CCCB president Archbishop Richard Smith, who spent more than two weeks in Rome in November, accompanied by CCCB vice-president Archbishop Paul-Andre Durocher with Pope Benedict XVI. Servizio Fotografico, L’Osservatore Romano

New evangelization top concern for Canadian bishops

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  • December 1, 2011

OTTAWA - The importance of the new evangelization and the deep sense of communion between the Church in Canada and the Holy See are two themes that emerged from a recent visit to Rome by a delegation of the Canadian Conference of Catholic Bishops.

“It is fair to say concern for the new evangelization pervades everything,” said CCCB president Archbishop Richard Smith, who spent more than two weeks in Rome in November, accompanied by CCCB vice-president Archbishop Paul-Andre Durocher and CCCB General Secretary Msgr. Patrick Powers.

The highlight was the visit with the Holy Father, he said. 

“We really felt ourselves blessed, because of the obvious demands on his time,” said Smith, archbishop of Edmonton.

The Canadian delegation presented the Pope with a specially bound edition of the new English translation of the Roman Missal, a CCCB publication about the new St. Joseph Seminary in Edmonton and a Salt + Light TV documentary about the seminary.

Smith said they found in the Pope “an immediate warm welcome and an incredibly attentive listener.”

“With everything going on in his life, you still feel like you’re the only person in the world when you are speaking with him,” Smith said, noting he had experienced this in previous meetings with Pope Benedict as well.

The Holy Father really seemed to appreciate the new Missal and “took his time leafing through it with obvious interest,” Smith said.

“It was a great blessing and privilege to be able to participate in what was an historic moment for Canada,” he said.

The events surrounding the new Missal fell into the new evangelization theme. 

“Because the liturgy is the heart of our life, really in its essence, it is evangelization par excellence, the beauty and mystery of the Eucharist is really at the heart of the new evangelization,” Smith said.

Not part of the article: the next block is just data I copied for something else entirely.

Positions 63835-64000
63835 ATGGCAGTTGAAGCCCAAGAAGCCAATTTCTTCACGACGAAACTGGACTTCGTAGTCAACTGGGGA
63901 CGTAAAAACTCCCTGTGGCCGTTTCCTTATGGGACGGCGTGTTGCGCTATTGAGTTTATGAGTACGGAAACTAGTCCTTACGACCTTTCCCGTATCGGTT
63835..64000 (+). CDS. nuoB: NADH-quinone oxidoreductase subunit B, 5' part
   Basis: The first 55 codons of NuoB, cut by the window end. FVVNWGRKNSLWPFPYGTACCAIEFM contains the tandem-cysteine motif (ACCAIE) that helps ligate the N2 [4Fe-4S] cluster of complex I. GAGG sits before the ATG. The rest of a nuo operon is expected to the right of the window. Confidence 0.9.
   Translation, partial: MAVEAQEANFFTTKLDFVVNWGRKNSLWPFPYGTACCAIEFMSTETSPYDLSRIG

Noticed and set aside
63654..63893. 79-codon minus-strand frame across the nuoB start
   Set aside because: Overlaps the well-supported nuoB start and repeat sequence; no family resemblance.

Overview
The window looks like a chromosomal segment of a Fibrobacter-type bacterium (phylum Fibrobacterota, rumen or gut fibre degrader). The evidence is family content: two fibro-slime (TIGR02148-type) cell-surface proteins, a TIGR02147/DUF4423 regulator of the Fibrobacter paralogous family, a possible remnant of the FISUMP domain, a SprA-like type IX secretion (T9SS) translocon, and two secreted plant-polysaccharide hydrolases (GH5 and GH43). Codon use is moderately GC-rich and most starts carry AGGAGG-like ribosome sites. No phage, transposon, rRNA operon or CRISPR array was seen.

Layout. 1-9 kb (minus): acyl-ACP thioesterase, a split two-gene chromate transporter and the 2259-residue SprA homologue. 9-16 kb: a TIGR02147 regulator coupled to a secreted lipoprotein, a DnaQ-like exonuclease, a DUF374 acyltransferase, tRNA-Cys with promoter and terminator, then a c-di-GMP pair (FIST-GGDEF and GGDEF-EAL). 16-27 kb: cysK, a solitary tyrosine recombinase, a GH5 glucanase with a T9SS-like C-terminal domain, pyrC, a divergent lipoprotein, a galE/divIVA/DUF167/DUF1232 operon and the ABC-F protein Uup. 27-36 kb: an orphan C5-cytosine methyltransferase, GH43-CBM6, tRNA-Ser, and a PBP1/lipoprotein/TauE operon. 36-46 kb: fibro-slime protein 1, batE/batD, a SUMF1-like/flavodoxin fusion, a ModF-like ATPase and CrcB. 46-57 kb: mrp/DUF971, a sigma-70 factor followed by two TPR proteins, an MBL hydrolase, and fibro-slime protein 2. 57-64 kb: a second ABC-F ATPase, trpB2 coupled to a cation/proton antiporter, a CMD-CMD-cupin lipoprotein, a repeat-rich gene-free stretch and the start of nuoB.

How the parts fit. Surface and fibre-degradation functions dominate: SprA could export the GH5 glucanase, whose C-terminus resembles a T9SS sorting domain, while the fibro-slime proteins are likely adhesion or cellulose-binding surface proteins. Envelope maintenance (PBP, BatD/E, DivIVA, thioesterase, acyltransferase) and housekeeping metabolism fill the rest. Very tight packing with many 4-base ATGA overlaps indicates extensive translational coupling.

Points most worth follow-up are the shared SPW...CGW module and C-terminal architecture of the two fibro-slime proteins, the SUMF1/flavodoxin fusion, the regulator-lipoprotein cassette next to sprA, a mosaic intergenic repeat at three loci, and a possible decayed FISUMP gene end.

The delegation also met with Archbishop Salvatore Fisichella, the prefect of the new Council for the Promoting New Evangelization, a dicastery set up a little over a year ago. 

“That gave us a chance to see what they’re doing and to say just that, yes, this requires the urgency, it requires a specific council,” Smith said.

When meeting with the Pontifical Council for the Family the CCCB delegation presented parts of the new national plan for life and family, “to let them know where we’re going to be moving in the country.”

This Canadian initiative was “framed within the new evangelization, to help our people embrace a new gift of life, and the call to be speaking out in celebration of it and in defence of it,” he said.

Powers arranged 34 meetings with various dicasteries or groups, including meetings with Cardinal William Levada at the Congregation for the Doctrine of the Faith and Cardinal Marc Ouellet at the Congregation for Bishops. It was “to bring the various dicasteries up to date on what’s happening in Canada, and also to hear from them their initiatives and their visions, finding ways to collaborate with one another and support one another,” said Smith.

Though the discussions remain confidential and specific to the congregation or group, Smith said the doors were “open wide” and Canadian concerns were listened to attentively.

“Not every episcopal conference does this, I understand,” he said, noting that the United States conference does visits like this as do a few others.

These annual visits by the CCCB have been taking place for a number of years now.

“This particular year was the first visit for the new team,” Smith said, noting he had been twice before as vice president.

The bishops did not have much time to relax and spend time apart visiting friends or taking in the sights.

“Every day we would need to debrief from the meetings of the day and to prepare ourselves for the next meeting,” he said.

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